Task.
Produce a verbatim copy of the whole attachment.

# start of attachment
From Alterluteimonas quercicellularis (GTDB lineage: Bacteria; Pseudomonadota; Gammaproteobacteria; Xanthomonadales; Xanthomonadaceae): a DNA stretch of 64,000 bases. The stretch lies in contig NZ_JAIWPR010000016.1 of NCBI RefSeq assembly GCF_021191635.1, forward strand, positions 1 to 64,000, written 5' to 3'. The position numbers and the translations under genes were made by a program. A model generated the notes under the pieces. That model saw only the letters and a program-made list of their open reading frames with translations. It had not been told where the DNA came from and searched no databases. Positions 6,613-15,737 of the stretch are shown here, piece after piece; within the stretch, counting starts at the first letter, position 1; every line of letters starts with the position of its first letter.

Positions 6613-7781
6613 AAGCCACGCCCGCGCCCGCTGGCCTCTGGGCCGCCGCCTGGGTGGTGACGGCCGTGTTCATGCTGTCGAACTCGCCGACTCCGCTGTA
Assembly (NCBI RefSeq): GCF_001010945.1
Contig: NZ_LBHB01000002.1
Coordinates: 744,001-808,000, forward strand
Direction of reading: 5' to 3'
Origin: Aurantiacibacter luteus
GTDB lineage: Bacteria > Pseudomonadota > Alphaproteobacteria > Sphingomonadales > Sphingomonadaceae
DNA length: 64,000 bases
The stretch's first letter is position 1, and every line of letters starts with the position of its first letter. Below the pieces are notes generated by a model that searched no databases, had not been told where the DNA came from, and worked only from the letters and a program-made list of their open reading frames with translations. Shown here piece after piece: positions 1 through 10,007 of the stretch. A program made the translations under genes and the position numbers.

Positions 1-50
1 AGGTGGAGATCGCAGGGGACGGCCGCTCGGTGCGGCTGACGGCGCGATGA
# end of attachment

From Alterluteimonas quercicellularis (GTDB lineage: Bacteria; Pseudomonadota; Gammaproteobacteria; Xanthomonadales; Xanthomonadaceae): a DNA stretch of 64,000 bases. The stretch lies in contig NZ_JAIWPR010000016.1 of NCBI RefSeq assembly GCF_021191635.1, forward strand, positions 1 to 64,000, written 5' to 3'. The position numbers and the translations under genes were made by a program. A model generated the notes under the pieces. That model saw only the letters and a program-made list of their open reading frames with translations. It had not been told where the DNA came from and searched no databases. Positions 6,613-15,737 of the stretch are shown here, piece after piece; within the stretch, counting starts at the first letter, position 1; every line of letters starts with the position of its first letter.

Positions 6613-7781
6613 AAGCCACGCCCGCGCCCGCTGGCCTCTGGGCCGCCGCCTGGGTGGTGACGGCCGTGTTCATGCTGTCGAACTCGCCGACTCCGCTGTA
Assembly (NCBI RefSeq): GCF_001010945.1
Contig: NZ_LBHB01000002.1
Coordinates: 744,001-808,000, forward strand
Direction of reading: 5' to 3'
Origin: Aurantiacibacter luteus
GTDB lineage: Bacteria > Pseudomonadota > Alphaproteobacteria > Sphingomonadales > Sphingomonadaceae
DNA length: 64,000 bases
The stretch's first letter is position 1, and every line of letters starts with the position of its first letter. Below the pieces are notes generated by a model that searched no databases, had not been told where the DNA came from, and worked only from the letters and a program-made list of their open reading frames with translations. Shown here piece after piece: positions 1 through 10,007 of the stretch. A program made the translations under genes and the position numbers.

Positions 1-50
1 AGGTGGAGATCGCAGGGGACGGCCGCTCGGTGCGGCTGACGGCGCGATGA